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In Video Games, What's New?

The industry faces a creative dry spell as developers rehash proven material for an aging demographic, insiders say.

March 29, 2004|Reed Stevenson and Ben Berkowitz | Reuters

SAN JOSE — The video game industry is facing a hardening of the creative arteries as aging gamers' tastes increasingly shift toward sequels and games based on movies, industry participants said this week.

With more and more titles chasing the success of their predecessors and content owners digging deep into their libraries to tap older material for quick fail-proof conversion into games, the industry is faced with a question more serious than rhetorical: What's new?

"The gaming industry will shrink unless we start to see new games," said Toru Iwatani, who created "Pac-Man," one of the first video games to become a worldwide hit.

Published by Namco Ltd. in 1980, "Pac-Man" crossed gender lines and became a huge hit with women.

At the Game Developers Conference here, a gathering of industry insiders where the talk is more about how games are made than how they are sold, the dearth of new titles and the increasing cost of developing games was a common theme at keynotes and panel discussions.

The high upfront cost of developing games also is pressuring developers to rely more on sure-fire hits and take fewer risks on new, innovative titles.

Electronic Arts Inc., the gaming industry's largest publisher, has perfected the art of getting gamers hooked on yearly releases of sports games and turning out versions of movie hits such as "The Lord of the Rings: The Return of the King" and "Harry Potter: Quidditch World Cup."

EA's U.S. market share in 2004 is more than twice that of its closest competitor, and the company generates more revenue in the December quarter than its closest competitor does in an entire fiscal year, driven in large part by those repeat sports and film titles.

Out of the top 100 games sold in Japan during 2001, 10 were original titles, but that number was halved in 2002 and fell to merely two in 2003.

"The ratio of original titles to sequels is dropping dramatically," said Ryoichi Hasegawa, an industry veteran who was at Sega Corp. before joining Sony Corp.'s gaming business.

Things are little better in the U.S., where last December, according to the NPD Group, more than half of the 20 best-selling games on all platforms were sequels or derivatives of existing properties.

Part of the problem is the advancing average age of gamers, which is rising as the industry matures.

Last summer, the Entertainment Software Assn., an industry trade group, found that the average age of gamers had risen to 29, dispelling the view that most gamers are teenagers.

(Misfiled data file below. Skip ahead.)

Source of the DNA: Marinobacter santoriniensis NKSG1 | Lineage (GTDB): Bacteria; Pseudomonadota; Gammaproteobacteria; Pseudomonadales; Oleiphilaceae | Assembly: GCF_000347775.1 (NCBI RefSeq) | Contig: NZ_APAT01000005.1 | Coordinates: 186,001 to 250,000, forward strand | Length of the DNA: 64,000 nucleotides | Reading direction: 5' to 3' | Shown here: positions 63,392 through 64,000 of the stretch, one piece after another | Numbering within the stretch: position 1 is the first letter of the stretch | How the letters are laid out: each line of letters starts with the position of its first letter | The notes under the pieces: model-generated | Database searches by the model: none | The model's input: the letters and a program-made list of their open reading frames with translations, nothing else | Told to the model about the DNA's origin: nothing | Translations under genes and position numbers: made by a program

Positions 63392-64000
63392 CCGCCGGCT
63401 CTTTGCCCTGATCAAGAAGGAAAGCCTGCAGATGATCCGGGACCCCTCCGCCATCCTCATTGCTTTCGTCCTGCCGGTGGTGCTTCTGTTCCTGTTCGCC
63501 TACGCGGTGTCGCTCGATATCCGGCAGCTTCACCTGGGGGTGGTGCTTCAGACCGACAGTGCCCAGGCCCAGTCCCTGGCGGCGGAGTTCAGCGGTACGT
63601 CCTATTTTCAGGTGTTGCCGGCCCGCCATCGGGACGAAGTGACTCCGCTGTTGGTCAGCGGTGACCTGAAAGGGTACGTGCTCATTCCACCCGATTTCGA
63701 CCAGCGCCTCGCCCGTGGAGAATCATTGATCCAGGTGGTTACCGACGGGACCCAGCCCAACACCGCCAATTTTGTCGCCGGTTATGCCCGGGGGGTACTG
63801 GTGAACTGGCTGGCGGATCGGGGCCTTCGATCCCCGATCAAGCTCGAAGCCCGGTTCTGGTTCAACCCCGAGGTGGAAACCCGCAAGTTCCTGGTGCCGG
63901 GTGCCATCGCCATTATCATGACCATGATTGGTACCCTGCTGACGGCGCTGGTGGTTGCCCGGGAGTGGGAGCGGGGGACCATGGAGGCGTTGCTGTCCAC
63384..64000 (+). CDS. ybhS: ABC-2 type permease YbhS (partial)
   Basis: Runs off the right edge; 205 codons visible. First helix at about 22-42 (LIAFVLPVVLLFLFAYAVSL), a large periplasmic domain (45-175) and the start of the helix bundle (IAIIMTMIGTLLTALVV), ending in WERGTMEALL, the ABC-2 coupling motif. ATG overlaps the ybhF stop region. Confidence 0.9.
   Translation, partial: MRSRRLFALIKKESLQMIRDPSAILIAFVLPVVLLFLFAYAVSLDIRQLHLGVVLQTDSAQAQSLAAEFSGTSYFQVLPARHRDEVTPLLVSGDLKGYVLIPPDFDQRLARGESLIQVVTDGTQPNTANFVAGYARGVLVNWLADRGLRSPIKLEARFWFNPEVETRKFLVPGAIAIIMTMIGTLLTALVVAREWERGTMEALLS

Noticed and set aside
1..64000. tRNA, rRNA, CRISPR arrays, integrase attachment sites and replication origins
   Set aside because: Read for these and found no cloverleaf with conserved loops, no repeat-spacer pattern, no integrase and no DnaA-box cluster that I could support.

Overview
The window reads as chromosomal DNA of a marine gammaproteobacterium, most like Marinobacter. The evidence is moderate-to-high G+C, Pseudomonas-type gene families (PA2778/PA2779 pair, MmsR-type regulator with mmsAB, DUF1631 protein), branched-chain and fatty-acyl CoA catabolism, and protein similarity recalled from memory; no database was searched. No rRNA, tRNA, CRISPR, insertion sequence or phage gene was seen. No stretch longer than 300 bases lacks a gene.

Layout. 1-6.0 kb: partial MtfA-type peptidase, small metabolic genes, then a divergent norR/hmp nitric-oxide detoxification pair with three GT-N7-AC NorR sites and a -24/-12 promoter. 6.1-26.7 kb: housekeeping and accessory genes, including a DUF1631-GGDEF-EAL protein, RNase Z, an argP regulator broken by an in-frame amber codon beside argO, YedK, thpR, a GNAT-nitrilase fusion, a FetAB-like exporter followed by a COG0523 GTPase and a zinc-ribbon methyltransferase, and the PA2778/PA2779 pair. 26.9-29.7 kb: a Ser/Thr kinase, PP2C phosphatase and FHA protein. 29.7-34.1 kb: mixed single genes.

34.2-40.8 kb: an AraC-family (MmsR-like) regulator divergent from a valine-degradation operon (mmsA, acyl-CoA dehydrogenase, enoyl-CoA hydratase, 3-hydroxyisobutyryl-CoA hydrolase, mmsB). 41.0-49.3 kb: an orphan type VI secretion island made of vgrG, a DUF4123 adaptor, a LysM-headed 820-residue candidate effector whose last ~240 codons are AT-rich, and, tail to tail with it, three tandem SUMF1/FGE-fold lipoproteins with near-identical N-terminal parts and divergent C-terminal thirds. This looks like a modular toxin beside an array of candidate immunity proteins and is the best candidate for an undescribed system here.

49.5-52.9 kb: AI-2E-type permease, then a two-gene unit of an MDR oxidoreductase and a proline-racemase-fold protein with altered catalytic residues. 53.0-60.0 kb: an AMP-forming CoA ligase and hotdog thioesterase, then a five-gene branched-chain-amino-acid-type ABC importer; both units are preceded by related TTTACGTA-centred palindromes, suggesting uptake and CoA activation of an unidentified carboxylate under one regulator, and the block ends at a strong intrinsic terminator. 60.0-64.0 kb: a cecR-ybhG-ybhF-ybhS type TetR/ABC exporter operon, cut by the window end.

"Core gamers are advancing in age, and they are becoming more conservative," Hasegawa told a panel.

Sony , which dominates the global console market, is planning for its PlayStation 2 console to have a lifespan of at least a decade, and its executives acknowledge that with such a long cycle, its user base will naturally age and have different tastes.

"We have to think very carefully about the type of audience we're reaching with our games," Andrew House, an executive vice president with Sony Computer Entertainment of America, said in a keynote address at the conference.

But it is not just EA chasing after proven material. Upcoming titles such as "Halo 2," "Half-Life 2," "Doom III" and "Grand Theft Auto: San Andreas" are all expected to top sales charts this year, in large part because the games that preceded them were so successful.

And licenses for films and TV shows are being snapped up left and right by publishers counting on consumers to opt for something familiar when trying to decide how to spend their $30 to $50 per game in discretionary income.

Just this year, EA licensed "The Godfather," and Take-Two Interactive Software Inc. has set up a licensing deal with the Cartoon Network.

Ubi Soft announced Thursday that it had licensed the early 1980s TV series "The Dukes of Hazzard."

Despite the proliferation of sequels and licensed games, "Pac-Man" creator Iwatani said he has seen this happen before during his 20-year career, and that new and revolutionary games appear in a two- to three-year cycle.

"It's difficult right now," Iwatani said. "I expect to see a recovery in a couple of years."

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